US Coins

Contursi donates 1792 half disme to ANA Money Museum

This 1792 half disme, graded Extremely Fine, in the ANA’s museum collection since 1978 and now missing, was last featured in an exhibit in 2005. The images date from May 18, 2006, when the coin was photographed by ANA curator Douglas Mudd.

Images courtesy ANA, Steven L. Contursi.

The American Numismatic Association’s Edward C. Rochette Money Museum in Colorado Springs, Colo., once again has a 1792 silver half disme in its numismatic collection.

Steven L. Contursi, president of Rare Coin Wholesalers, Irvine, Calif., donated a specimen of the rarity in late December 2011.

Contursi said Jan. 26 that when he donated his coin he was unaware that the example of the famed rarity in the ANA’s collection was missing. He said he learned the ANA’s 1792 half disme was among a group of missing coins when ANA officials disclosed the fact on Jan. 19.

Contursi said he purchased from a client in September 2008 the coin he donated to the ANA and paid $220,000 for it. At the time of purchase it resided in a Numismatic Guaranty Corp. holder bearing a grade of About Uncirculated 58. He noted it was in the same holder when he gave it to the ANA.

ANA Director of Communications RyAnne Scott said Jan. 26 that the newly donated 1792 half disme has been removed from its holder and will be sent to NGC for reslabbing in a holder with a special ANA label.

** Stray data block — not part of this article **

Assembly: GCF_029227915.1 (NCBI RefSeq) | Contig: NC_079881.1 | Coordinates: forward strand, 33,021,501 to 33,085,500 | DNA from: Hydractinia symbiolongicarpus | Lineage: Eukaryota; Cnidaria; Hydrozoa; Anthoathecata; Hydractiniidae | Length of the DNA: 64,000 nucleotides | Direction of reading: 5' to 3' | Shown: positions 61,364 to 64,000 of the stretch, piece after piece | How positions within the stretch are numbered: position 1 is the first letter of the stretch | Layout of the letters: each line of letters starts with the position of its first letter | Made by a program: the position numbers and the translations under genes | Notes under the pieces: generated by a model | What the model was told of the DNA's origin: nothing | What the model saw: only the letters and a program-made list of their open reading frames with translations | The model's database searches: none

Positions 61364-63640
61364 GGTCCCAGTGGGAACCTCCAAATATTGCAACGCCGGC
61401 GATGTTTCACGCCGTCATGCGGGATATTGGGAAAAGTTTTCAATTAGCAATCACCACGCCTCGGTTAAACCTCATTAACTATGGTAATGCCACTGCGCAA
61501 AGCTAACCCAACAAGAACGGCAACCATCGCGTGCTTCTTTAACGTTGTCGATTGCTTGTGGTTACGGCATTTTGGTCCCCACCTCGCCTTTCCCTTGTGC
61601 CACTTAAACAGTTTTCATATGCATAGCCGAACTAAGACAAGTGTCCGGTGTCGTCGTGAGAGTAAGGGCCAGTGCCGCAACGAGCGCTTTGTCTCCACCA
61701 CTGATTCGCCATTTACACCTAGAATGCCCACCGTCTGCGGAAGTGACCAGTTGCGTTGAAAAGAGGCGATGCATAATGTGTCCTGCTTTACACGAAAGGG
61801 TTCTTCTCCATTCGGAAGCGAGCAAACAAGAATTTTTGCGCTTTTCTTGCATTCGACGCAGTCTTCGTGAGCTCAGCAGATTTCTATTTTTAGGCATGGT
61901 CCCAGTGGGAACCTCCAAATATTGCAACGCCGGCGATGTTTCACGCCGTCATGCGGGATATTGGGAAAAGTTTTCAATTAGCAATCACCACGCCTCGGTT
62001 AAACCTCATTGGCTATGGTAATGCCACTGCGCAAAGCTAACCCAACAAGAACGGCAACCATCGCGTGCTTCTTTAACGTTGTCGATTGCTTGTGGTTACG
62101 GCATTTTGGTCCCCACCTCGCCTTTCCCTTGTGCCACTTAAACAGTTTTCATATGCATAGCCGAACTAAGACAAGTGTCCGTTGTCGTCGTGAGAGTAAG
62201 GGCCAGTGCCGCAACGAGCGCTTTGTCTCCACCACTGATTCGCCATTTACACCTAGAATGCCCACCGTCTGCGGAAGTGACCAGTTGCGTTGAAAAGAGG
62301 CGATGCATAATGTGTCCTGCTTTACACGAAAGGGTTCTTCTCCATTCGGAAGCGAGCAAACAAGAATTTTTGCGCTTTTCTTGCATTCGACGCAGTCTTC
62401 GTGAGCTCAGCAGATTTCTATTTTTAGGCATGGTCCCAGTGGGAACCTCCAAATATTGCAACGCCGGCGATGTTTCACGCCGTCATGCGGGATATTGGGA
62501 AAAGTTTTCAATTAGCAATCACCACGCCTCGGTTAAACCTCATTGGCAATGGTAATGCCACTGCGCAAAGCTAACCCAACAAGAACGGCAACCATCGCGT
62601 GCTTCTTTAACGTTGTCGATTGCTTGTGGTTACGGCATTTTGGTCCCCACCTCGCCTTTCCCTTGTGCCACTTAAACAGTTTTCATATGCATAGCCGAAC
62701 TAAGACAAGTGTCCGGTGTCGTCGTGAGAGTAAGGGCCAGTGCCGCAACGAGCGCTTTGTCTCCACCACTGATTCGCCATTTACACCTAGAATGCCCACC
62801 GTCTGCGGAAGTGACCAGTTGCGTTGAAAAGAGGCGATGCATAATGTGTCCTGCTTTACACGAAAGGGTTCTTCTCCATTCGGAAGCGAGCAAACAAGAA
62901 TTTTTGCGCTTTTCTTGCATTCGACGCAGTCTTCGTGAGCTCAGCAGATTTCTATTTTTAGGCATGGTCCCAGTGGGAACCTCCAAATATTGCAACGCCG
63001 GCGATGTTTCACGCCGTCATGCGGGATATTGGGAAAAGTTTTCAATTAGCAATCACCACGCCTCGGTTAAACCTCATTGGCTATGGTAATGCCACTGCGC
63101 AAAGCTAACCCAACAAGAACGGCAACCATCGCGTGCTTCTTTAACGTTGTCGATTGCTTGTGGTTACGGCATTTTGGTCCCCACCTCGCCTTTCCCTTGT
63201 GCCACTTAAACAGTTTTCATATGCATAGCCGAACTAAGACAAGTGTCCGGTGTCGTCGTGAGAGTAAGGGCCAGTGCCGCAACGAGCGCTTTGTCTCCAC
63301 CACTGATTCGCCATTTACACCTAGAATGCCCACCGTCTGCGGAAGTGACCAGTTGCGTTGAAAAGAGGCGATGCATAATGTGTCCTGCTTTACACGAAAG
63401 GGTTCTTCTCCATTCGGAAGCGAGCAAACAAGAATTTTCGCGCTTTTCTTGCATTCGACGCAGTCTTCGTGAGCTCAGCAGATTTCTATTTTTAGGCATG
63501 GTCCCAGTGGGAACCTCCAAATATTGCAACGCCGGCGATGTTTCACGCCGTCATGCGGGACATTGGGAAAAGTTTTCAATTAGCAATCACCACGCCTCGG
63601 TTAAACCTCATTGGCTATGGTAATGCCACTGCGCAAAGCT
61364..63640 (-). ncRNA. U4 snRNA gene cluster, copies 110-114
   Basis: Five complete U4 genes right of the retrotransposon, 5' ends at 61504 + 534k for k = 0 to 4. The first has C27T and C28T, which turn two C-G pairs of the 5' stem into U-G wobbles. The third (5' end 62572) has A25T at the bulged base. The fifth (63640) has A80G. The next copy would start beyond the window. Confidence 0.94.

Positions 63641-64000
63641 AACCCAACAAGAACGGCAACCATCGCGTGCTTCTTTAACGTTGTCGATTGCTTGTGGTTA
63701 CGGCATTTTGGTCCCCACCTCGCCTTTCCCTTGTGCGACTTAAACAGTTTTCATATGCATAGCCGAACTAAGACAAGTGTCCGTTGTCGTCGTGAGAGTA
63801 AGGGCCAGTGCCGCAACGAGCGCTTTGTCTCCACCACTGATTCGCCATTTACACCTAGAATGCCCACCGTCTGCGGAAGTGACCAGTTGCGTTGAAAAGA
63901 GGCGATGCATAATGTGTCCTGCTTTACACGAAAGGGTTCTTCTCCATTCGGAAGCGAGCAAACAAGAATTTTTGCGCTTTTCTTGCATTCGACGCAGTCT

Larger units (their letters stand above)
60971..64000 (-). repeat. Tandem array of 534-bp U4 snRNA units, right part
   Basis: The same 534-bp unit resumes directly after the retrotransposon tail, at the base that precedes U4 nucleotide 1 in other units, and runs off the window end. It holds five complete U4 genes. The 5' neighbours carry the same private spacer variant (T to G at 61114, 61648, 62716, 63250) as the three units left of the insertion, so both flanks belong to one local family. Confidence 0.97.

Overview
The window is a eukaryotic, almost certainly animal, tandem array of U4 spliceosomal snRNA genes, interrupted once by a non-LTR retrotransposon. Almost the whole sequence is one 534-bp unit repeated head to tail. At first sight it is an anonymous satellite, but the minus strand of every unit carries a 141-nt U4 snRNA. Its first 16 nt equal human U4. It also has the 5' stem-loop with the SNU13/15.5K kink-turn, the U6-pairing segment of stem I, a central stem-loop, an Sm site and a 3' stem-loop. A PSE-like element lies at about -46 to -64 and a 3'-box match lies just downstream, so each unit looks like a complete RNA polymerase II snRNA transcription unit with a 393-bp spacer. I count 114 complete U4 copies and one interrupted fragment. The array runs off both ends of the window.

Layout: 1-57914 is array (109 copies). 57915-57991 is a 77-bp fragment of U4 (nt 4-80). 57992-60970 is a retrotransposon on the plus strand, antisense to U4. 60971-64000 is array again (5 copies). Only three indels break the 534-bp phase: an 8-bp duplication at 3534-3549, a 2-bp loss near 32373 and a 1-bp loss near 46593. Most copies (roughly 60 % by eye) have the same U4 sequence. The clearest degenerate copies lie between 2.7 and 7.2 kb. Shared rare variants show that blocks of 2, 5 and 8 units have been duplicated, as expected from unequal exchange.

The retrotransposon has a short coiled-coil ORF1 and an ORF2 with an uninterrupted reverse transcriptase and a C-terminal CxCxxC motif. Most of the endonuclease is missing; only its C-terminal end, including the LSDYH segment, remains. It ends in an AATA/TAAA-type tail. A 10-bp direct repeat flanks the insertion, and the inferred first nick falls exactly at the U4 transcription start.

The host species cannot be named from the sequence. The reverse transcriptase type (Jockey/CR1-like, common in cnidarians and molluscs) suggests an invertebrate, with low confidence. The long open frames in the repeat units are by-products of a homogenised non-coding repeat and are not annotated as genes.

ANA officials have announced that it will be on display at the organization’s National Money Show May 10 to 12 in Denver.

Contursi said he donated his coin to the ANA unrestricted, “with no strings attached,” explaining that it was his way of “giving back” to an association that he has “always believed in.”

During his 37-year career as a coin dealer Contursi has specialized in helping both collectors and other dealers acquire high quality, historically significant coins and has owned as a part of his personal collection some of the United States’ greatest rarities. They include the unique EB on Breast 1787 Brasher doubloon and a 1794 Flowing Hair dollar, believed by researchers to be the first silver dollar coin struck by the United States Mint. During his ownership he loaned both of the coins to ANA for exhibit in its museum as well as for special exhibits at national coin shows.

Contursi said he has bought and sold a number of examples of the 1792 half disme during his career, ranging from the finest known, graded Mint State 68, to circulated specimens. In fact, he currently has one that grades MS-65 in his collection.

Approximately 1,500 half dismes were struck in July 1792. They were the first coins struck to conform to the specifications required in the Act of April 2,1792, the original statute that established the United States Mint and regulated U.S. coinage. Modern researchers estimate that approximately 275 examples (in all conditions) of 1792 silver half dismes survive today.

The 1792 half dime missing from the ANA museum was donated by an anonymous benefactor in 1978 and at that time was graded Extremely Fine. It was featured in a special exhibit during the ANA’s centennial convention in Chicago in 1991 and again in 2005 in a special exhibit at the ANA’s museum in Colorado Springs, Colo. ¦

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